The Democratic Party has the power and resources to create protests across the country, and it did so the week of November 24, 2014.  But why the intensity of feeling at Ferguson?
Here comes another “we don’t actually know” response, but (again using inference) we can conclude that it has to do with control of a governmental institution.
The Democratic Party exerts great power and authority over our nation’s police.  That power extends from the federal domain of the Department of Justice down to local jurisdictions such as the Ferguson Police Department.  When a police cruiser displays the logo “To Serve and Protect,” there is an expectation by the Democratic Party that the prime recipient of that service and protection is in fact the Democratic Party.
This explains the harsh response to Officer Darren Wilson’s actions.  As a police officer, Officer Wilson made the mistake of promoting the general welfare in Ferguson.
He had received notification of a petty theft, and had a description of the individual involved.  When he encountered an individual matching that description, he had two choices: He could protect the neighborhood from the behaviors associated with the reported theft, or he could carry out his duty to “serve and protect” the Democratic Party.
The latter course of action would involve noting that the individual had dark skin tone, and was therefore likely to be (or become) a lifelong Democrat.  The proper reaction would then have been to move on and avoid confrontation with that individual.
Instead, Officer Wilson embarked on a course of action intended to curtail neighborhood thuggery.  It was a decision that has now become a public accounting of the power of the Democratic Party.  Those who fail to show proper deference are at risk of personal destruction.
Our culture does not yet focus on the human costs associated with the Democratic Party transition into a political-religious movement.  We watch as a sporting event becomes theater with Tavon Austin (11), Stedman Bailey (12), Chris Givens (13), Kenny Britt (81), and Jared Cook (89) of the St. Louis Rams showing their solidarity for the Democratic Party.
Although there was talk of sanctioning the players, their desire to demonstrate allegiance to the Democratic Party at a football game is properly recognized as free speech.  Just as an athlete may use a sporting event to exhibit devotion to a religion, players may emphasize their dedication to a political-religious movement.
Ferguson, Missouri may be the moment when Americans begin to see the Democratic Party as a political-religious movement.  That would be remarkable!

UPDATE 12/18/2014:
The Democratic Party control over America's police force results in a New York kerfuffle!  The New York Post has a story on the contention between New York's Mayor, Bill de Blasio, and the Patrolmen's Benevolent Association.  Either way, the Democratic Party is the power player.

UPDATE 12/22/2014:
The rift in the Democratic Party is becoming more obvious.  The idea that you "own" law enforcement and yet accept declarations calling for the death of cops is becoming more difficult to sell to Americans.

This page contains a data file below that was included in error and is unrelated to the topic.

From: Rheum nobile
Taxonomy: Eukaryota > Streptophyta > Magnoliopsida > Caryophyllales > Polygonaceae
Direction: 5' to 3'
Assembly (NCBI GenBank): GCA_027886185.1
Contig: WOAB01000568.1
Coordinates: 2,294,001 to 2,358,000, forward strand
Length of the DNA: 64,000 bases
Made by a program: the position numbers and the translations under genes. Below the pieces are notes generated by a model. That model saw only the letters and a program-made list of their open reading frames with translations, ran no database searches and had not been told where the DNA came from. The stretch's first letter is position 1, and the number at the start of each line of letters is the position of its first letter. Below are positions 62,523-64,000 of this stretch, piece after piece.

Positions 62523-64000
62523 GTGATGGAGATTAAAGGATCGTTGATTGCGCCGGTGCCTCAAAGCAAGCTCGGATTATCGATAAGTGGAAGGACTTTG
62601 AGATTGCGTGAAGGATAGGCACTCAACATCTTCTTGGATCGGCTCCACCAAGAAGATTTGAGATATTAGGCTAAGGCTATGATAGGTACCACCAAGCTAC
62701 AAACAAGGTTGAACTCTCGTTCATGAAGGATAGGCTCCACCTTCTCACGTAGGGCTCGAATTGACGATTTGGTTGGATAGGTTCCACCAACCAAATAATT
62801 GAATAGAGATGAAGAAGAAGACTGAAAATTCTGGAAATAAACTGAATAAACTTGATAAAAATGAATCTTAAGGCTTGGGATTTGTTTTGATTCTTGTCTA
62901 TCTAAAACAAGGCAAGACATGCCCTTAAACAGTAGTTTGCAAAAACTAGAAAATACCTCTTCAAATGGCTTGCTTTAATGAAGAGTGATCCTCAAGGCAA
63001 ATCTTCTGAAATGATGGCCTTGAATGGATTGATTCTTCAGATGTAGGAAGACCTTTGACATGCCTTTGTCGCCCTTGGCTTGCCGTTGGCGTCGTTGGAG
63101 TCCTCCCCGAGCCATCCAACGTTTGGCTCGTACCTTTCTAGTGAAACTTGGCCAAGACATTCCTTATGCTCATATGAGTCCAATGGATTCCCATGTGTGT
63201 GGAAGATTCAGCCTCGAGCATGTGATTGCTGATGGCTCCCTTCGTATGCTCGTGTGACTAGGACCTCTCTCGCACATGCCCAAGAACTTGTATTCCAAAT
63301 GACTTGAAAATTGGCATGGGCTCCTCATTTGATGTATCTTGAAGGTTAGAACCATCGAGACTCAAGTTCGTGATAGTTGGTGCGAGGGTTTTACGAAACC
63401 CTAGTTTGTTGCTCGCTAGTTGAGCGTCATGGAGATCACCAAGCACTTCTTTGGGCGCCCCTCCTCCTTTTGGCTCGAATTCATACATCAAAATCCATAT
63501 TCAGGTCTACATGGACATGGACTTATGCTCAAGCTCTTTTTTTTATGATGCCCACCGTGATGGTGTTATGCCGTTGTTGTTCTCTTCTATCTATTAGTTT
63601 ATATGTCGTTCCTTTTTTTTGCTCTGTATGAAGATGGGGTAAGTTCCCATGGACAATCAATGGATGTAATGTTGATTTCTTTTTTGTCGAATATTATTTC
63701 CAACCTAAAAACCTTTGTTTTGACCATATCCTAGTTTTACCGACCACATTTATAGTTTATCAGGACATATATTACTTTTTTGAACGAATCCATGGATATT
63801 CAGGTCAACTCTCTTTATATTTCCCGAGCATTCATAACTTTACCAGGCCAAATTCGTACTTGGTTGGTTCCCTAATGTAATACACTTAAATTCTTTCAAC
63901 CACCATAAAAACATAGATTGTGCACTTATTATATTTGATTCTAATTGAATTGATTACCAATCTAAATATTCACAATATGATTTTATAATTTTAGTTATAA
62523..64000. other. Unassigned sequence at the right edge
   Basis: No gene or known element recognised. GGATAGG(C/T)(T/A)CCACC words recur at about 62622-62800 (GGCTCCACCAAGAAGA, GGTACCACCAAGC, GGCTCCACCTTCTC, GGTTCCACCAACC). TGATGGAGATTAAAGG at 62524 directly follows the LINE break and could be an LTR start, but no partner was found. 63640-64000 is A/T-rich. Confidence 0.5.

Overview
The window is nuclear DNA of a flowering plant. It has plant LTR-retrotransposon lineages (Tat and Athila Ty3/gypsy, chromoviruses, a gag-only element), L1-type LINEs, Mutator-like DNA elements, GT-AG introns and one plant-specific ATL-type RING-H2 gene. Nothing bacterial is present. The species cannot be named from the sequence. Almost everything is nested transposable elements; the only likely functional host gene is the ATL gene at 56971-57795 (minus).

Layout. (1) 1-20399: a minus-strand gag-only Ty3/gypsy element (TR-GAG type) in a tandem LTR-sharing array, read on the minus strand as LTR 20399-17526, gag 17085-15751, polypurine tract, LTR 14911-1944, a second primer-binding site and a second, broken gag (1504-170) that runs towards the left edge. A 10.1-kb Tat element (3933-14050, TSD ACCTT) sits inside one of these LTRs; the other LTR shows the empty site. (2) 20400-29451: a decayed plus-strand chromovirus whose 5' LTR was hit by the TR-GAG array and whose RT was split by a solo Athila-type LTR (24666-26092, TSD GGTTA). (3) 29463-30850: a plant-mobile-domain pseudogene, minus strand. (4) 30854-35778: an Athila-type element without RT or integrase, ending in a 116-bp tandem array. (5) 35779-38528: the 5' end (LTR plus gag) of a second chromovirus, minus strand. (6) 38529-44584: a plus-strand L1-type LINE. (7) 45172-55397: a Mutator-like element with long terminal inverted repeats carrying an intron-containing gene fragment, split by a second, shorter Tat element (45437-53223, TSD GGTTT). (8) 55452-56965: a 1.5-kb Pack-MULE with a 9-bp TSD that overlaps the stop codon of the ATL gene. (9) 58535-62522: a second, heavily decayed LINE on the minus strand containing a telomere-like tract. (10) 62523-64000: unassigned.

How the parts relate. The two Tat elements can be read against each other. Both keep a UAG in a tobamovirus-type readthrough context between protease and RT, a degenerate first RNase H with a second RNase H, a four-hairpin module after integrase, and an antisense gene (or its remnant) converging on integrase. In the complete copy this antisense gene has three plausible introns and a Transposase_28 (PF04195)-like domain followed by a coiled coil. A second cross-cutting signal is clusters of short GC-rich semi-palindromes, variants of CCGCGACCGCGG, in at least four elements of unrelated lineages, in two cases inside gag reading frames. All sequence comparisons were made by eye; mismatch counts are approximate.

UPDATE 12/29/2014:
The rank and file take matters into their own hands as the rift in the Democratic Party continues.

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Wednesday, November 26, 2014

The Iconoclast

Sharyl Attkisson has written a book about her experiences in the journalism profession.  She characterizes her work as “fearless reporting” on “untouchable subjects.”
Ms. Attkisson is an iconoclast.  She is also courageous, in that she has the political power of the Department of Justice arrayed against her.
While that may not seem like a formidable proposition, when the DOJ sanctions operations against an individual, that person is in grave danger.  Ms. Attkisson deserves our respect and support.
We’ve also got Ayaan Hirsi Ali and Elbert Guillory in the news of late.  These are two individuals who cast off the constraints of their identity groups to “speak truth to power.”
They represent the best of our consummate American ideal by displaying the “Give me liberty, or give me death!” mindset we have treasured in our past.
Our current culture does not celebrate these behaviors.  They are “swept under the rug” by our media organizations.

That’s unfortunate.

UPDATE 12/5/2014:
James O'Keefe provides an example of our justice system being manipulated in a political fashion.  I don't think my description of Sharyl Attkisson being in "grave danger" is an overstatement:


Wednesday, November 12, 2014

Are Congratulations in Order?

Scott Rasmussen, founder of Rasmussen Reports

 A Rasmussen voter survey from November 3, 2014 found that 87% of black voters believe those who oppose Obama's policies do so because of racism.

What to make of this?

Given that "those who oppose Obama's policies" are Republicans, and that nine out of ten black voters are Democrats, we see that the Democratic Party is successful in teaching its constituents to hate Republicans: Democrats accept as fact that Republicans are racists.

With very few exceptions, every black Democrat voter sees Republicans as racists.

Are congratulations in order?  Is this the Democratic Party’s "Mission Accomplished" moment?

We know the Democratic Party is consistent in its themes.  My earlier post on The Quiz suggests that if we could track people’s feelings about the Republican Party over time, we would see the gradual adoption of those themes.  Americans don’t start out hating Republicans, but with continuous repetition, the Democratic Party is able to inculcate that perception into our American culture.